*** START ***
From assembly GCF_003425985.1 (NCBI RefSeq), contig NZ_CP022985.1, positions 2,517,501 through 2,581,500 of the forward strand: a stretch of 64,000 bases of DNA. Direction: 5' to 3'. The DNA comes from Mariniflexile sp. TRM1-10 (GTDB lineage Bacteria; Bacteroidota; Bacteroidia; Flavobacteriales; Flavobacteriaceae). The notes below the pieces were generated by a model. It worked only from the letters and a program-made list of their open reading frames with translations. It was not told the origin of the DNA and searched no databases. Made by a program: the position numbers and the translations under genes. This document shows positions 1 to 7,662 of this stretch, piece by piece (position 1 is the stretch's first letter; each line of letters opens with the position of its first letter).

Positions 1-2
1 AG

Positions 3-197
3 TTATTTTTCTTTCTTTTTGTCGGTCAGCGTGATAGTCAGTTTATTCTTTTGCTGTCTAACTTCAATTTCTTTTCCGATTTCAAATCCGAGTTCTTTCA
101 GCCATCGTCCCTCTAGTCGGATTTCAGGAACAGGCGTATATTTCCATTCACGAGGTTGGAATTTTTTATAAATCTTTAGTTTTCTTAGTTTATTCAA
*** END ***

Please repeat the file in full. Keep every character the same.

From assembly GCF_003425985.1 (NCBI RefSeq), contig NZ_CP022985.1, positions 2,517,501 through 2,581,500 of the forward strand: a stretch of 64,000 bases of DNA. Direction: 5' to 3'. The DNA comes from Mariniflexile sp. TRM1-10 (GTDB lineage Bacteria; Bacteroidota; Bacteroidia; Flavobacteriales; Flavobacteriaceae). The notes below the pieces were generated by a model. It worked only from the letters and a program-made list of their open reading frames with translations. It was not told the origin of the DNA and searched no databases. Made by a program: the position numbers and the translations under genes. This document shows positions 1 to 7,662 of this stretch, piece by piece (position 1 is the stretch's first letter; each line of letters opens with the position of its first letter).

Positions 1-2
1 AG

Positions 3-197
3 TTATTTTTCTTTCTTTTTGTCGGTCAGCGTGATAGTCAGTTTATTCTTTTGCTGTCTAACTTCAATTTCTTTTCCGATTTCAAATCCGAGTTCTTTCA
101 GCCATCGTCCCTCTAGTCGGATTTCAGGAACAGGCGTATATTTCCATTCACGAGGTTGGAATTTTTTATAAATCTTTAGTTTTCTTAGTTTATTCAA